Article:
AI-driven healthcare revolution

 

There’s a lot of talk about healthcare making a major shift to telemedicine due to the pandemic: in May 2020 McKinsey & Company reported that providers “were seeing 50 to 175 times the number of patients via telehealth than they had done before”, adding that “$250 billion of current US healthcare spend could potentially be virtualized.” And since Conversational AI is such a big part of digital transformation, here are the most common use cases for remote healthcare:

Transcription services

 

The COVID-19 health crisis put a heavy strain on medical resources, so medical transcription and analysis services are increasingly in demand. Nuance’s Dragon transcription program has been around since 2017, but in early 2020 Amazon launched Transcribe Medical — a medical transcription service in direct competition with Nuance. In September, Nvidia presented its advanced Bio-Megatron medical speech transcription system. All in all, companies offering related services like Saykara, Suki, Orbita, and Deepgram have been on the rise this year and attracted funds 

 

Remote healthcare

 

Tech companies have been increasingly using conversational technologies to improve doctor-to-patient communication and streamline processes in healthcare facilities. 

 

Voice assistants became an efficient channel for doctor-to-patient interaction: thus, Atrium Health and Australian health insurer Nib were among those to launch custom Alexa skills to enable users to access medical health and connect with nearby medical providers.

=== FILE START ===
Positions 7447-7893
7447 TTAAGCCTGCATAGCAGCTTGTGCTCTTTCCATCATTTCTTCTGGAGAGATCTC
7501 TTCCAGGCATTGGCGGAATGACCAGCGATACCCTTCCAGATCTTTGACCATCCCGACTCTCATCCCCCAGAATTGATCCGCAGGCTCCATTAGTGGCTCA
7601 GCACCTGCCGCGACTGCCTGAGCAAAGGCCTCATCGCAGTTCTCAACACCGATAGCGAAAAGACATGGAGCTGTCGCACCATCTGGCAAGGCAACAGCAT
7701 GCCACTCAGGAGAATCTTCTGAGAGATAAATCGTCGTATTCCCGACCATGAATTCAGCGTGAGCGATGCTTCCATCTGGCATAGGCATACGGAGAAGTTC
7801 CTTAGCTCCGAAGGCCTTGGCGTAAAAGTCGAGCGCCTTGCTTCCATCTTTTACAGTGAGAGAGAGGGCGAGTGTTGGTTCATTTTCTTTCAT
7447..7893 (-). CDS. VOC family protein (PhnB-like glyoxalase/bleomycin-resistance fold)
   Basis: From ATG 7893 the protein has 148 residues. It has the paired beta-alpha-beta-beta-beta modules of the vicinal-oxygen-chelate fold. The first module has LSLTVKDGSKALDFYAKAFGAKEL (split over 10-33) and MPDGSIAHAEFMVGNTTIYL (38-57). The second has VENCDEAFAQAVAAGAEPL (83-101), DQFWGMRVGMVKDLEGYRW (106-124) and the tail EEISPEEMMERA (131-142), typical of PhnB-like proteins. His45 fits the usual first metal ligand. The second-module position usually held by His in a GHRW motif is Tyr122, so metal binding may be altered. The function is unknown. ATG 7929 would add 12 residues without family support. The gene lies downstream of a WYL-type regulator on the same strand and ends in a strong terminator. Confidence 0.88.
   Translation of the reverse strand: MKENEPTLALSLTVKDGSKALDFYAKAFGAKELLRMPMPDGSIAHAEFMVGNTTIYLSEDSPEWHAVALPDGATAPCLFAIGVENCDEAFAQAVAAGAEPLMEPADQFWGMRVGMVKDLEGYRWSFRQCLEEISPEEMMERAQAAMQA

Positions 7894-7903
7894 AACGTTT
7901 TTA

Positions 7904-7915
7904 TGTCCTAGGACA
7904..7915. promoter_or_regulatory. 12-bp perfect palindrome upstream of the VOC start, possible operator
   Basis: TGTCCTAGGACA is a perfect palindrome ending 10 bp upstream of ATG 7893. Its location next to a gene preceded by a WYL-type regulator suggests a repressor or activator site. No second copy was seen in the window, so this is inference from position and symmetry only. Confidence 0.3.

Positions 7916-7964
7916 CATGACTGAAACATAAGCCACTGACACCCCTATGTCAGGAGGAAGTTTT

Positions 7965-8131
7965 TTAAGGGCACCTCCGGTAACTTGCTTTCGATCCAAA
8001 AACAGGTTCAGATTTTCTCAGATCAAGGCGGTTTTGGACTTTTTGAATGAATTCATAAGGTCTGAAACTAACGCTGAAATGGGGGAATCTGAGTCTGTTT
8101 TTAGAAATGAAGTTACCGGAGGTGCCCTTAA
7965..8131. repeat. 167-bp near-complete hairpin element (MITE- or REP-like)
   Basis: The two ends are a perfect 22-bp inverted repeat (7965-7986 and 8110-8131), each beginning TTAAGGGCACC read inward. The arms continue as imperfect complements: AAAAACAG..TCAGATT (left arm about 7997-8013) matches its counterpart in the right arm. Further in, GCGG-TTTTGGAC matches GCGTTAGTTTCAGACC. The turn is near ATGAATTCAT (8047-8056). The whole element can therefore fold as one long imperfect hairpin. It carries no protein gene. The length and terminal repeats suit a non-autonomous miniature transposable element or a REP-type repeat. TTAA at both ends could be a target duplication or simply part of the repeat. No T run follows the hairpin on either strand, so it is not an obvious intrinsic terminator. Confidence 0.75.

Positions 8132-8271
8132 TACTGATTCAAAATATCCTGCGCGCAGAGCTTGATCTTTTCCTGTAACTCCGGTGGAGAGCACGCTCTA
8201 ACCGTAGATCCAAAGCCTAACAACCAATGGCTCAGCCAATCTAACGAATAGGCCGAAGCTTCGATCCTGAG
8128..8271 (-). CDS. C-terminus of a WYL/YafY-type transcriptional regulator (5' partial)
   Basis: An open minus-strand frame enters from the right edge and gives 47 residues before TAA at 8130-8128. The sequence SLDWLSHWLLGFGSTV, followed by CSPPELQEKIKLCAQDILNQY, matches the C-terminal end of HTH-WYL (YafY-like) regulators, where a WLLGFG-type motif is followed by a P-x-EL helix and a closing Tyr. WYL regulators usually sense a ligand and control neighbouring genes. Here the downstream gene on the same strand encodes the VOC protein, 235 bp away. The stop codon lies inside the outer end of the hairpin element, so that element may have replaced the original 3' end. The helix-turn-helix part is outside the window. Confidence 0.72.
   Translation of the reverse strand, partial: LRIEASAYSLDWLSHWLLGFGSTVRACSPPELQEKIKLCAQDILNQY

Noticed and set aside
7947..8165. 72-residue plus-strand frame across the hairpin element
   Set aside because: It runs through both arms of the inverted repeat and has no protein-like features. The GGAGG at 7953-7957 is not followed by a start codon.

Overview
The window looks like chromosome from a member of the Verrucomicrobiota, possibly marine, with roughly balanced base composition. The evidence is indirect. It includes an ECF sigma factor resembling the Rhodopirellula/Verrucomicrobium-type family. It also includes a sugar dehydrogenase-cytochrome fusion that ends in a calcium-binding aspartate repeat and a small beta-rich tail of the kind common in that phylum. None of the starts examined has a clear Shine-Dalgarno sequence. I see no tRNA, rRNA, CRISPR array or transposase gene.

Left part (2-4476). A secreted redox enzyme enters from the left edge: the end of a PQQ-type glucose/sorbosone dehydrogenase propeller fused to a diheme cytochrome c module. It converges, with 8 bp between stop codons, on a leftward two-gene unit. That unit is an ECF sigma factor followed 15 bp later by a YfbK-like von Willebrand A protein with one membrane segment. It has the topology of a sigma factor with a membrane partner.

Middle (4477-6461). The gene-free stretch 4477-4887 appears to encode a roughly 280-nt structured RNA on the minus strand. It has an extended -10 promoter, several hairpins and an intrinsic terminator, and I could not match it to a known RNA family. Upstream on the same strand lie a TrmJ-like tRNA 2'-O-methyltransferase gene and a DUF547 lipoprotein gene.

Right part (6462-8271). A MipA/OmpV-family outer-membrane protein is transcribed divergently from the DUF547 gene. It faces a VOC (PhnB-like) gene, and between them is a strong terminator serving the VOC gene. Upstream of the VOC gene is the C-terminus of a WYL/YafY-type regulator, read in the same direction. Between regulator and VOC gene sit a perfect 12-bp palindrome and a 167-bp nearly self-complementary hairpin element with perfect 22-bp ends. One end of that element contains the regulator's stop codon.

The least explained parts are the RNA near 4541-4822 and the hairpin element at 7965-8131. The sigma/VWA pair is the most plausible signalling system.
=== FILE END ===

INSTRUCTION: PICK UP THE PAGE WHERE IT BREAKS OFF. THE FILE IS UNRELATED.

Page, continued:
Nuance has successfully integrated its Dragon medical virtual assistant with Wolters Kluwer clinical database and Cerner health record platform, enabling more physicians to use voice to fill in and search electronic health records, as well as ask for suggested treatments, medication doses, or potential side effects.

 

Disease diagnostics

 

However, it’s not just the Coronavirus that conversational technologies help diagnose and tame — IBM in collaboration with Pfizer discovered a way to utilize machine learning on clinical verbal tests to predict Alzheimer’s disease years before the standard symptoms show with an accuracy rate of 70%.



Homes, Families and Conversational AI



The pandemic has put a halt to nearly everything. Being locked inside their homes affected people on many levels, including the way they consume content. NPR and Edison Research discovered that “a growing percentage of U.S. smart speaker owners” turned to their devices to “listen for information and entertainment” during the lockdown. British marketing firm IAB UK found out that both supply and demand for audio content have increased during the quarantine.